Excerpted from the book;
Individual Liberty: Selections From the Writings of Benjamin R. Tucker
Vanguard Press, New York, 1926
Kraus Reprint Co., Millwood, NY, 1973.
The industrial problem has always been an acute one in Great Britain, and the politicians have been struggling with it for a great many years. From time to time the editor of Liberty recorded and commented upon the efforts of the more clear-sighted economists in that country to solve the problem, hence his welcome of a new book on the subject:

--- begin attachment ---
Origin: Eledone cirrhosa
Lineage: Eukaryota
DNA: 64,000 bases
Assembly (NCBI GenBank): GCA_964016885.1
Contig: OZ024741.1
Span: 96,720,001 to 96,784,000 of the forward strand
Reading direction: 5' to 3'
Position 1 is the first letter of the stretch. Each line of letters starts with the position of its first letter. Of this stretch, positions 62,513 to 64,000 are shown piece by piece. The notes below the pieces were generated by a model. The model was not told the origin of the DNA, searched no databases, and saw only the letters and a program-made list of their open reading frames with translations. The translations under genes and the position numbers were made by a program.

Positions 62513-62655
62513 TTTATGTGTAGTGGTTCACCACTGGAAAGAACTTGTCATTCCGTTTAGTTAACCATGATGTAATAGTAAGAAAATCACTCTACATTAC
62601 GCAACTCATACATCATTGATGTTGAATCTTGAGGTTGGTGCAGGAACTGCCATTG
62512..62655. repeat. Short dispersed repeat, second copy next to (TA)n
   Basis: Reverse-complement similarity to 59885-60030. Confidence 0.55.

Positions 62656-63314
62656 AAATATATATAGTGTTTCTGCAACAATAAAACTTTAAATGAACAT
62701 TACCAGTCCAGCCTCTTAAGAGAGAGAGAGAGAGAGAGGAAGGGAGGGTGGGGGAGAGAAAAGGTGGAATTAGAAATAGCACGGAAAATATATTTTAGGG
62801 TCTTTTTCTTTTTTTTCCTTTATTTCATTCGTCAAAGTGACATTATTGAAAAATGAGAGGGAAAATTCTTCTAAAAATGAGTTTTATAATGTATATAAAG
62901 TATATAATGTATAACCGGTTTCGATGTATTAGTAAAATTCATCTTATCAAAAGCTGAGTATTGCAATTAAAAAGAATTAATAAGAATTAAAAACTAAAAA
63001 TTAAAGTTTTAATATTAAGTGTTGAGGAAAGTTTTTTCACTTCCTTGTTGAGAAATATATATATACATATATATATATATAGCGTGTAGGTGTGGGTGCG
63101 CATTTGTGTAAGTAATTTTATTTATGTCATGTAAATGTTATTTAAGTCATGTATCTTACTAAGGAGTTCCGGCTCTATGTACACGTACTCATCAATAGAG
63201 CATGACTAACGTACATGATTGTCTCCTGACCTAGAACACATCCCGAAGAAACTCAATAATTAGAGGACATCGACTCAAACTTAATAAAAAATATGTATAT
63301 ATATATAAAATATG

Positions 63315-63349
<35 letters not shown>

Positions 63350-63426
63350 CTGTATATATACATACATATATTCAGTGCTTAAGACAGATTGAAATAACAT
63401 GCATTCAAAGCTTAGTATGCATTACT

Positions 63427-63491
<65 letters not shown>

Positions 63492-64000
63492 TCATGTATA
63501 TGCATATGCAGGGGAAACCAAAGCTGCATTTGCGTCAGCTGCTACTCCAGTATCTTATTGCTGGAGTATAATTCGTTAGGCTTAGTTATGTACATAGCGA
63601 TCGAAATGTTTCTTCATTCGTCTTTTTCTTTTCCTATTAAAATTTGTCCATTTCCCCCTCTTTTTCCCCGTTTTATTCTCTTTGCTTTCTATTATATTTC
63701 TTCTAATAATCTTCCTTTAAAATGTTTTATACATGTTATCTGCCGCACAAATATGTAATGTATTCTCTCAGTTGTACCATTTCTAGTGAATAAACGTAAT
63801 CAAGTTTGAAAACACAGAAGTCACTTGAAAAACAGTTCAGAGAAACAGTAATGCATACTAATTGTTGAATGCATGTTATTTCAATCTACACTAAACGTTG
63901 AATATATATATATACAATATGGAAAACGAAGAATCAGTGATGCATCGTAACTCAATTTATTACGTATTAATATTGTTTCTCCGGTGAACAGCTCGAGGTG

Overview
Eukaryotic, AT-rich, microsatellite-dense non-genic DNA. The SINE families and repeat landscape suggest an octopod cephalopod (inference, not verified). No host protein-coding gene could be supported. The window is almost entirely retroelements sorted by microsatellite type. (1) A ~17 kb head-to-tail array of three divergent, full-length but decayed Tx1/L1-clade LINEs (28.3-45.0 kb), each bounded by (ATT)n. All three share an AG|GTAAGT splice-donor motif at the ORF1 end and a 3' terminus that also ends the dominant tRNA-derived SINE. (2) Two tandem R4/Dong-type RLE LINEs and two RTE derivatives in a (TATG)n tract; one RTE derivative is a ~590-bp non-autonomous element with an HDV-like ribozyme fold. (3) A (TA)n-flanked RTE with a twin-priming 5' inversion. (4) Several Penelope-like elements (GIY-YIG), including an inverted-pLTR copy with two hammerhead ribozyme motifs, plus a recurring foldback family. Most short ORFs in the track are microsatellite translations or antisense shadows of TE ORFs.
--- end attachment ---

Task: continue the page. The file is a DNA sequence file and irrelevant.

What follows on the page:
Auberon Herbert, whose essay, "A Politician in Sight of Haven," creates such an enthusiasm for Liberty in the minds of all thinking people who read it, has recently published still another book of similar purport and purpose. He calls it "The Right and Wrong of Compulsion by the State: A Statement of the Moral Principles of the Party of Individual Liberty, and the Political Measures Founded Upon Them." It consists of a series of papers written for Joseph Cowen's paper, the Newcastle Chronicle, supplemented by a letter to the London Times on the English factory acts. Dedicated to Mr. Cowen's constituents, "The Workmen of Tyneside," it appeals with equal force to workmen the world over, and their welfare and their children's will depend upon the readiness with which they accept and the bravery with which they adhere to its all-important counsel. The book is a magnificent assault on the majority idea, a searching exposure of the inherent evil of State systems, and a glorious assertion of the inestimable benefits of voluntary action and free competition, reaching its climax in the emphatic declaration that "this question of power exercised by some men over other men is the greatest of all questions, the one that concerns the very foundations of society," upon the answer to which "must ultimately depend all ideas of right and wrong." This is a bold and, at first sight, an astonishing claim; but it is a true one, nevertheless, and the fact that Mr. Herbert makes it so confidently shows that he is inspired by the same idea that gave birth to this journal, caused it to be christened Liberty, and determined it to labor first and foremost for Anarchy, or the Abolition of the State.